Immigrants Rights Clinic Wins Emergency Access to Detainees

US/Mexico border entry sign
A view of the highway entrance to Tijuana Baja California at the international US Border with Mexico in San Diego.

Like many cases around the country, Torres v. Department of Homeland Security shifted into overdrive with the COVID-19 pandemic. The suit—which the Immigrants’ Rights Clinic filed alongside the ACLU of Southern California and Sidley Austin—began in December 2018 and aimed to improve attorney access for immigrants detained at the Adelanto ICE Processing Center. Such access is incredibly important in the best of times; studies have shown that one of the best predictors of success in immigration proceedings is access to counsel.

But as Adelanto, like other overcrowded jails, prisons, and immigration detention centers, became an increasingly terrifying place to be, the issue of attorney access became even more urgent. Detainees need to speak with their lawyers not only to obtain assistance with their claims—the immigration court at Adelanto continues to hear cases—but also to pursue avenues for release from detention, as getting out of detention may become a life or death matter. And at the same time, ICE was severely restricting in-person visits by attorneys.

So three weeks ago, we filed for emergency relief. Three rounds of briefing and two hearings later, the Central District of California granted almost all the relief we had requested, requiring Adelanto to provide detainees with free, confidential phone access to their attorneys.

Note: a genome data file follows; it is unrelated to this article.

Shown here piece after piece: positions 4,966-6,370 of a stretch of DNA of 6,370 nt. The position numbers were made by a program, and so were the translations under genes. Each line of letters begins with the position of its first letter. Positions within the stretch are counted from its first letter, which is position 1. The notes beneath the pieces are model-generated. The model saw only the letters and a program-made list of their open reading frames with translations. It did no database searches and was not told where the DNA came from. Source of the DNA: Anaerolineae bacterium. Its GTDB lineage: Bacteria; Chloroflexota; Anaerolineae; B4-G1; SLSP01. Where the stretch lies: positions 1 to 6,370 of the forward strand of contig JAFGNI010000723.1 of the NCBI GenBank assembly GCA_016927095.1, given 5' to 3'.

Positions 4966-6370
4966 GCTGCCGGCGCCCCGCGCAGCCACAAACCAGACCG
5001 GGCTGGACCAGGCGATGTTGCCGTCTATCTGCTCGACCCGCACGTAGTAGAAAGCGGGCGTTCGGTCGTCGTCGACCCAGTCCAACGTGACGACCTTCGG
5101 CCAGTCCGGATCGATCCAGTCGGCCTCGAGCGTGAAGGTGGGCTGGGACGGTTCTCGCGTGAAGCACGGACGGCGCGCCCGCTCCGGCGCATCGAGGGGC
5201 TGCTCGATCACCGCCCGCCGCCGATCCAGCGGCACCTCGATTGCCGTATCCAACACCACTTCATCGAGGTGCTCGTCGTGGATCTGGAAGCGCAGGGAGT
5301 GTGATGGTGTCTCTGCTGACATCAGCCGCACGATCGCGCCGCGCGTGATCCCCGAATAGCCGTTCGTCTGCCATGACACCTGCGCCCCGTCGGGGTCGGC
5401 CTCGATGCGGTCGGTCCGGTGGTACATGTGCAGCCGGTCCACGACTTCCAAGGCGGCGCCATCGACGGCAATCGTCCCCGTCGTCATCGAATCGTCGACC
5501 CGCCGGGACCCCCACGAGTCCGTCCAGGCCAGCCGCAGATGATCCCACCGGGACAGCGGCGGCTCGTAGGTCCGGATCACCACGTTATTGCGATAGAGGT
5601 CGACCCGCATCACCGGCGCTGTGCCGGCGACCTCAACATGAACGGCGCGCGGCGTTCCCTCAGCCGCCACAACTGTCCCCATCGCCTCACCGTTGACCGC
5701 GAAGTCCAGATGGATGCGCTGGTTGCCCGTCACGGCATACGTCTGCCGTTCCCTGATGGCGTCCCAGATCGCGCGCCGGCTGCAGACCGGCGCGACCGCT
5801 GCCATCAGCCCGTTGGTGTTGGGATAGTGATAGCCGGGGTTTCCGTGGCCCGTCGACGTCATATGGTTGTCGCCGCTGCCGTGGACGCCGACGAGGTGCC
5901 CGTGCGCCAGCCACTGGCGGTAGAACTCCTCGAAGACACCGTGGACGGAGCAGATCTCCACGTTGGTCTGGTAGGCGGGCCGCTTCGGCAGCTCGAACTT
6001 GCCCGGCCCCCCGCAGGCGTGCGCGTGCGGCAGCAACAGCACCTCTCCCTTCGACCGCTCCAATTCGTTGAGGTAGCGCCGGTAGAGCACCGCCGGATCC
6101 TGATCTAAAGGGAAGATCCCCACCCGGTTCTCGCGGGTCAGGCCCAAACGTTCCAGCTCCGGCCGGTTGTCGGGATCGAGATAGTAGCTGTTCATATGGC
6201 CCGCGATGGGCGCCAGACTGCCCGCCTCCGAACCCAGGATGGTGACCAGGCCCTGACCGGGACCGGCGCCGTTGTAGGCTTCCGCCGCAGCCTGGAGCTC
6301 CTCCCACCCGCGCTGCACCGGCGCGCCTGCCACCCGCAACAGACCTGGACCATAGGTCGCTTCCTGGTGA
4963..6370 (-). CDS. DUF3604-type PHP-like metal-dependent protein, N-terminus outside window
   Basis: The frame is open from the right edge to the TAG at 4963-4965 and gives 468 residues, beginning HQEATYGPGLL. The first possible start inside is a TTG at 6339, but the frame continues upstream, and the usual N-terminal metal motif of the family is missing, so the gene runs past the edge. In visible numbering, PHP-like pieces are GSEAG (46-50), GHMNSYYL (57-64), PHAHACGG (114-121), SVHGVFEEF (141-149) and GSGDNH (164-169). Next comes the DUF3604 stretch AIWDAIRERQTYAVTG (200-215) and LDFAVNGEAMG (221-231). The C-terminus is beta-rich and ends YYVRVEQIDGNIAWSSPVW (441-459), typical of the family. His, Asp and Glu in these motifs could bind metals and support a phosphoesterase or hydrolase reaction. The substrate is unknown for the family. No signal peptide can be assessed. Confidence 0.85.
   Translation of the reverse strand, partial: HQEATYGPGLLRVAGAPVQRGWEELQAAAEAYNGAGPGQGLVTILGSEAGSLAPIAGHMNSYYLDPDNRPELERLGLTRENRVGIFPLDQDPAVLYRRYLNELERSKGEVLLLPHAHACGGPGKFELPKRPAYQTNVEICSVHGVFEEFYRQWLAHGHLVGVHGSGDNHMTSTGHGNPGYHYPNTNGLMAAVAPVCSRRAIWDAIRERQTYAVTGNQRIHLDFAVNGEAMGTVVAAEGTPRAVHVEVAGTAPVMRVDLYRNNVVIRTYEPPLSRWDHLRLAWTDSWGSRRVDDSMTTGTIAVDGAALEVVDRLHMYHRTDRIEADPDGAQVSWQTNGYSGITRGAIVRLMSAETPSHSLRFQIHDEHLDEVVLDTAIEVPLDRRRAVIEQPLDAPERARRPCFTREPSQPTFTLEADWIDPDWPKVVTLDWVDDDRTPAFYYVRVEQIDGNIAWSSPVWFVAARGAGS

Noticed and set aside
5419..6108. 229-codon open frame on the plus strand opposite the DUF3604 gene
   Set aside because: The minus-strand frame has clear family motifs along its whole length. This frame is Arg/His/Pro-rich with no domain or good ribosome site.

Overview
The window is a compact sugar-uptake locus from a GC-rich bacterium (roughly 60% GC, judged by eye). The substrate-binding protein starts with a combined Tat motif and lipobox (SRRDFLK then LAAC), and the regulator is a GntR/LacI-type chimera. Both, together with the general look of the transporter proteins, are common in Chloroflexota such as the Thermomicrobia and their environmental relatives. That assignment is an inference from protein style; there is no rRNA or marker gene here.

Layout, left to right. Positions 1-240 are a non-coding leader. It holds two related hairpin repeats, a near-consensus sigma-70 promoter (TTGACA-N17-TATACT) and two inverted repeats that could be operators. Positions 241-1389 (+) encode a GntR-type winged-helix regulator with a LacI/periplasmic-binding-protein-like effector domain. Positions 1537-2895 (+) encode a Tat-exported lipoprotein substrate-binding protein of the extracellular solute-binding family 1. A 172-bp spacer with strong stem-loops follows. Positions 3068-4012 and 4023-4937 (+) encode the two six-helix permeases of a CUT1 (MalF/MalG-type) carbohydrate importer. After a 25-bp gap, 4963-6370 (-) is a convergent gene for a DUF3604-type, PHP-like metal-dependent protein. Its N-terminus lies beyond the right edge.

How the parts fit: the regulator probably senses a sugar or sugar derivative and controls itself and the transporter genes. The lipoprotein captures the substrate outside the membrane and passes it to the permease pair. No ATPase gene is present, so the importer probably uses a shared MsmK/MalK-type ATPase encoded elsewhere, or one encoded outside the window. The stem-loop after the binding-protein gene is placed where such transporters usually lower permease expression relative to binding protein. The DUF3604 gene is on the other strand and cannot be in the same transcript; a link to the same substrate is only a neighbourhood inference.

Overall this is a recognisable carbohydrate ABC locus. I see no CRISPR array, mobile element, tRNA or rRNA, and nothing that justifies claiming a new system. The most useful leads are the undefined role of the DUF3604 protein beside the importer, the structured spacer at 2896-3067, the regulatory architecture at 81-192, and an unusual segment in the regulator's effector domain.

All the things that are generally true of clinic work were true of my experience during those hectic three weeks. It has been a privilege to work on such a critical issue at such a critical time with such high stakes. And I’ve had the chance to learn from enormously talented supervisors (Jayashri Srikantiah and Shanti Tharayil, who were always insightful, going through draft after draft at all hours), co-counsel (Eva Bitran and the other attorneys at the ACLU of Southern California and at Sidley Austin, who were receptive, appreciative, and patient), and clients (the lawyers at the Immigrant Defenders Law Center, for instance, somehow found time on short notice to talk with me again and again to build our factual record, even in the midst of scrambling to help their clients).

Even more than during ordinary times, though, being a (virtual) clinic student in the midst of a pandemic has been an important connection to the world outside. The COVID-19 pandemic has in all the obvious ways been isolating for me and luckily so. But the constant communication with our team, our clients, and other organizations in California and around the country trying to make things less terrible for people in immigration detention have been an essential reminder of the vast web of people hurting far worse than I and the people doing far more than I to make things better. To be even a small part of something, itself one effort among many, to make sure that in a time of crisis, those who the government is keeping from distancing themselves for their own protection had more means to reach out for help and maybe even could get to somewhere safer has been a breath of fresh air.

Derin McLeod is a 3L student in Stanford Law School’s Immigrants’ Rights Clinic.